So, when we talk about competency, we're talking about the here and now, not whether a person was in a compromised state of mind at the time the offense is alleged to have occurred. Can we move forward with criminal proceedings in light of the accused's mental complications? This question is, by and large, answered by the opinion of a forensic professional in the field of psychiatry or psychology, and if the answer is no, then the proceedings MUST come to a halt until the issue is resolved.
More on the details of Competency to Stand Trial in Part 2.
Criminal Responsibility (The Insanity Defense)
Where Competency looks at the present, the Insanity Defense requires us as attorneys, jurors, and forensic evaluators to look back in time to the moment of the alleged offense. Except for Kansas, Idaho, and Utah, every state in the country allows for some form of an Insanity Defense, and even those three states allow for mental illness to be brought to issue, in some form, when required in a criminal case. For the remaining 47 states, the criteria for an Insanity Defense are essentially derived from one of four places (or a combination thereof): English Common Law (the M'Naughten Rule), U.S. Supreme Court precedent (the 1954 Durham Rule--now only utilized in New Hampshire), State Supreme Court precedent (the 1887 Alabama-born "Irresistible Impulse" Rule), or the Model Penal Code, developed in the 1970s to address gaps in the three former concepts).
Regardless of where it is derived, the Insanity Defense takes into account our values as Americans: that we don't hold someone criminally accountable for doing something bad when they are unable either to recognize the "evil" in their acts and/or are quite literally unable to resist committing that bad act because of active symptoms of mental illness. It does not mean there aren't any consequences for such a defendant to committing those bad acts, but it does mean that we aren't going to hold that person Criminally Responsible for a crime in the same way we would a person who, say, was capable of knowing what they were doing violated the law and our collective sense of morality.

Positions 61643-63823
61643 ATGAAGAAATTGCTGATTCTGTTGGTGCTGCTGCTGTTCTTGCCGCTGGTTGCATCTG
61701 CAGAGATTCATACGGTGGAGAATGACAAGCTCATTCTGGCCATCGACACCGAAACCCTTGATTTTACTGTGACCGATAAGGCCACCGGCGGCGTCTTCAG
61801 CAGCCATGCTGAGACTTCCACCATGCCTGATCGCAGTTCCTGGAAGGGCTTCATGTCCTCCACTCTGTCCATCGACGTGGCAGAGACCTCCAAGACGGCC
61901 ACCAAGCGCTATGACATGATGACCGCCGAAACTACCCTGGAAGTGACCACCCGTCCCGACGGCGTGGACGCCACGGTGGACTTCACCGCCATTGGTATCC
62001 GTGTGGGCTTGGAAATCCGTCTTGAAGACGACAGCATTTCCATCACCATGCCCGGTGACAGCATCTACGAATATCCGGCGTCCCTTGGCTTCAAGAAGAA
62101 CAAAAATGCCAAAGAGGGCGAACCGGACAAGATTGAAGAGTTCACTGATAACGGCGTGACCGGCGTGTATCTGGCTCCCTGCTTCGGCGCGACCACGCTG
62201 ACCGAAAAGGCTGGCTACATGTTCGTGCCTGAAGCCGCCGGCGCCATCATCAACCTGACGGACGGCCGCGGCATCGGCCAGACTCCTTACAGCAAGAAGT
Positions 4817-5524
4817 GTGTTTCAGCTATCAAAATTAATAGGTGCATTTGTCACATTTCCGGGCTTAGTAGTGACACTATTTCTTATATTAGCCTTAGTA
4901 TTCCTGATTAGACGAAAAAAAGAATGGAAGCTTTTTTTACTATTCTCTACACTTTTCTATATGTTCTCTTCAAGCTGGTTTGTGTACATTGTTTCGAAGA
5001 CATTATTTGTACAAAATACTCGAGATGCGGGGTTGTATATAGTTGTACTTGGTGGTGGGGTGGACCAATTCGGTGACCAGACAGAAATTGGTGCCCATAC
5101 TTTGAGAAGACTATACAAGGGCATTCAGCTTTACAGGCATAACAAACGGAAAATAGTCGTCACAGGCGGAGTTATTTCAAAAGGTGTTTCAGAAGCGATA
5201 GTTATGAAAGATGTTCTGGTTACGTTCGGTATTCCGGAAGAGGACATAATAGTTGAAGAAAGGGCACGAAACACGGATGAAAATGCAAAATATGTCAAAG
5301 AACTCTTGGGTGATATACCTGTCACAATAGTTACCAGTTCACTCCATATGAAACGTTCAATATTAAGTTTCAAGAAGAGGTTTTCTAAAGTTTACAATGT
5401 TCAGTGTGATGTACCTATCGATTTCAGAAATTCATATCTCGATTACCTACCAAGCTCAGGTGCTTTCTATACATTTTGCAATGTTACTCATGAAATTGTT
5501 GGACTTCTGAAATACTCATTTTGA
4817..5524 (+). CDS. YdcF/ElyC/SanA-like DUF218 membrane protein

While ultimately decided by a finder of fact (jury or judge), Criminal Responsibility is, like Competency to Stand Trial, generally determined by the opinion of a forensic professional in the field of psychiatry or psychology who is an expert with respect to the symptoms of mental illness and how they are to be applied to the law in whatever jurisdiction a case is presented. In every case involving the Insanity Defense, a criminal defendant must admitting to committing the bad act, but they are simultaneously arguing that they were not capable of forming that guilty mind because of their symptoms at the time and, thus, should not be found guilty of the charges. The expert or experts will look back to the moment of that stipulated offense, apply the concepts of medical and psychiatric science to the law and evidence as presented to them, and form an opinion as to whether the individual was "responsible" for committing the crime.
The Insanity Defense is always a tough hurdle to get past (and has a number of important exceptions), and even a successful defense in that regard may result in consequences not desirable to a client given alternatives. But, it is a useful and, in some cases, critical tool for us as defense attorneys to have at our disposal when necessary.
Part 3 will go in-depth with respect to procedures and practical considerations of pursuing an Insanity Defense.
As you can probably guess, these narrow legal concepts of mental health don't always lend themselves to much utility in many criminal cases, which is why so much of our work at The Gage Law Firm, outside of traditional notions of defense through litigation, relies upon the work that our clients do for themselves: understanding how their minds work, recognizing the need to wrestle with their challenges rather than ignore them, putting themselves in the driver's seat when it comes to their own mental healthcare. These incredible feats not only provide us with the bulk of our successful outcomes for our clients, but also result in meaningful and inspiring progress in their lives outside of the criminal justice system.